A new energy department faces a massive challenge

Dave Cockshott, chief commercial officer, Inenco Group, urges the newly formed Business, Energy & Industrial Strategy department to provide policy certainty in the light of the massive challenges the UK’s energy industry is facing.

The UK needs £215bn of investment in energy by 2030 according to Barclays analysis published in August, based on the anticipated closure of coal, gas and nuclear plants - 70 per cent of all ‘reliable’ generation. This opens up a new world of opportunities for low-carbon technology, storage and innovation that will revolutionise our energy system, providing we have the right market conditions to deliver it.

In a recent survey of business energy users by Inenco, 80 per cent wanted Government to prioritise a long-term policy framework for energy, with the common sentiment that “investors and the market must have confidence in the security of their investments and a clear indication of the future direction.”

The whirlwind of change in Westminster following the Brexit referendum, greater market volatility and delayed decisions has created jittery investors and an uncertain market for businesses in which to operate. The question mark hanging over energy makes for a significant challenge – but what does it mean for businesses?

Lack of certainty in the industry is not new but the sheer scale of it is exacerbating the usual fluctuating status of energy policy. Its effect extends beyond the investment community: business energy users also need certainty to plan future energy strategy and budget with confidence.

Inenco’s survey – conducted in the wake of a new Prime Minister and a newly formed Department for Business, Energy & Industrial Strategy (BEIS) – gauged business energy users’ opinions on the current climate and asked them to rank the issues they felt BEIS should prioritise. The clear response was a call for more certainty, from climate change to future energy taxes.

Beyond the overwhelming sentiment that Government needs to bring forward infrastructure investment, businesses are also calling on BEIS to conclude the recent business energy efficiency tax review. 71 per cent called for a swift decision on what grants or incentives will be made available for energy efficiency measures, and 62 per cent are keen to know BEIS’ preferences for the new single reporting framework due to be introduced in 2019.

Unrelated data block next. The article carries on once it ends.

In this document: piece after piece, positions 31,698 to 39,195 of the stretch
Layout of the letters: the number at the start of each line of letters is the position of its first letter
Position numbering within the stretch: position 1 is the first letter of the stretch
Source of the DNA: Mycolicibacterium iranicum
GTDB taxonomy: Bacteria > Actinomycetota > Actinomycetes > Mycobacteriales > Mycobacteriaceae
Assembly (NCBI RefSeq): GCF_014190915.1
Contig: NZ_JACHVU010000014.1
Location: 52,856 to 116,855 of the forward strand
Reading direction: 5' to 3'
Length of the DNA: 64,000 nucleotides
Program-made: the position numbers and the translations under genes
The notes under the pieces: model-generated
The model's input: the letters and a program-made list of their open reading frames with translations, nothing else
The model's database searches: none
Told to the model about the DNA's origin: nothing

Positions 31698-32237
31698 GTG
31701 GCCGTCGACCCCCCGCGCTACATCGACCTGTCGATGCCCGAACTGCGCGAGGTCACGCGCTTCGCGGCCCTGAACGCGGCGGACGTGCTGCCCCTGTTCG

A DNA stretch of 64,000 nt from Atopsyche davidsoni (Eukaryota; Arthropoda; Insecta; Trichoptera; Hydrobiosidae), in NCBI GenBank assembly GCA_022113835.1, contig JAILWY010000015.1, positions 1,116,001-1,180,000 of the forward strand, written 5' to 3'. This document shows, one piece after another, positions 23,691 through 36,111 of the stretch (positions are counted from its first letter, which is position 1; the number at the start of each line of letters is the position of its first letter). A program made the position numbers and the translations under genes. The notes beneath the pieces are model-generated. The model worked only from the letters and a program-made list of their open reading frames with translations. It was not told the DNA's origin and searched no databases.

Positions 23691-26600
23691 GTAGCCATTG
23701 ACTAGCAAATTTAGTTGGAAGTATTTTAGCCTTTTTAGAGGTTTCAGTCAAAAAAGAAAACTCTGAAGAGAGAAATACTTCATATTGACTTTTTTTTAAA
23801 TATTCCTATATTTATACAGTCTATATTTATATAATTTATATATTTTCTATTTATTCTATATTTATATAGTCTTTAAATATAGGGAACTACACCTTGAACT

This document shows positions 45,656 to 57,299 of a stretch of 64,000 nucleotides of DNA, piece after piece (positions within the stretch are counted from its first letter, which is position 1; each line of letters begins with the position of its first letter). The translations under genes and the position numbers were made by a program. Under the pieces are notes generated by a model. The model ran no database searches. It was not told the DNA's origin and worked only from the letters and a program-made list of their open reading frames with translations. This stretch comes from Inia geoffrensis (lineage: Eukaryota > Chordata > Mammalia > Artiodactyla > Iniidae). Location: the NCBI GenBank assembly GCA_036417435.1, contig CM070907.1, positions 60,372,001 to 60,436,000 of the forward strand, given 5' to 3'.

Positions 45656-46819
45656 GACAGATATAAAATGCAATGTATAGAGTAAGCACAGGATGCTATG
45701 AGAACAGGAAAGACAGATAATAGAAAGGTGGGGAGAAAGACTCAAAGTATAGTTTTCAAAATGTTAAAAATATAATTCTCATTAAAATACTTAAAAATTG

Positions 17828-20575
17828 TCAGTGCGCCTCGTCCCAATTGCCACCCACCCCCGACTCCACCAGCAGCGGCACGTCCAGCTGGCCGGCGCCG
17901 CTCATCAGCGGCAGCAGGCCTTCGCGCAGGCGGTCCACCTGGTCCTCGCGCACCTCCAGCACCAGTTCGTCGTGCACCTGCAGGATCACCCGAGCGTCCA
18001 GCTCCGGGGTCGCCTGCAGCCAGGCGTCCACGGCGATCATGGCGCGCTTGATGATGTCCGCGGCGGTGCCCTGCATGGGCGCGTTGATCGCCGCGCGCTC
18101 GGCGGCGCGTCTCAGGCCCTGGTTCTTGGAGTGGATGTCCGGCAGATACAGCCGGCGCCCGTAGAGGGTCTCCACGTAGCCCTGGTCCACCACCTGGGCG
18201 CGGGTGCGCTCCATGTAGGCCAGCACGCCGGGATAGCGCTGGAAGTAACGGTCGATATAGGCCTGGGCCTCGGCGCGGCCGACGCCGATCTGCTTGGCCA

The strategic importance of energy and climate change was also questioned. The merger of DECC and BIS into one department might hint at greater integration between business and energy policy, and 42 per cent of respondents it will shift energy higher up the agenda, but 34 per cent believe energy needs a dedicated governmental department and now risks becoming an afterthought.

There was mixed opinion to what the departmental shake up means for climate change; over half of all surveyed believe that it will be deprioritised. Over 40 per cent expressed a need for Government to prioritise its approach to the ‘energy revolution’ required to meet the challenges set out by ratifying the fifth carbon budget and signing up to the Paris Climate Agreement.

This comes at a time when National Grid has warned that meeting our 2020 renewable energy targets looks unlikely, predominantly because transport and heat are lagging behind power generation. Looking beyond 2020, Grid expressed some doubt around the UK’s ability to meet our 2050 commitments without a low carbon strategy that goes far beyond the challenge to decarbonise power generation.

As many industrial and commercial users are only too aware, the burden of meeting carbon targets often translates into new subsidies and regulations that weigh heavy on the bottom line.

While the current economic climate means many businesses are focused more on the next 12 months than the next decade, the political climate and investment appetite governs future energy costs. This call for certainty is as much about the impact on the bill as it is about security of supply.

Controlling the controllable has never been more important: risk management has broadened and now encompasses all areas of a business’ energy strategy. While non-commodity costs now command the lion’s share of the bill and some charges are fixed, there are still some within a business’ gift to control – particularly through demand management. Shifting load away from critical peak demand periods not only avoids DUoS red bands and potential Triad periods but, from winter 17/18, will also ensure capacity mechanism costs are minimised.

Identifying flexibility in your demand can also unlock the door to demand side response schemes: Grid’s Demand Side Balancing Response scheme for the coming winter may have been withdrawn unexpectedly, but participation in the capacity market is still a possibility and can unlock new revenue streams.

Understanding new regulations and changes in the market early on can also make a big difference to your utility management strategy and ensure your business has time to react to changes. From avoiding paying over the odds for new meter charges under P272 or understanding how the increase to Climate Change Levy impacts your business, working with an energy expert with an understanding of your sector can reduce the time required to navigate this complex market.

The message from business energy users is clear: Government must act quickly to reassure investors and provide industry with the long-term certainty required to plan for the future with confidence. 

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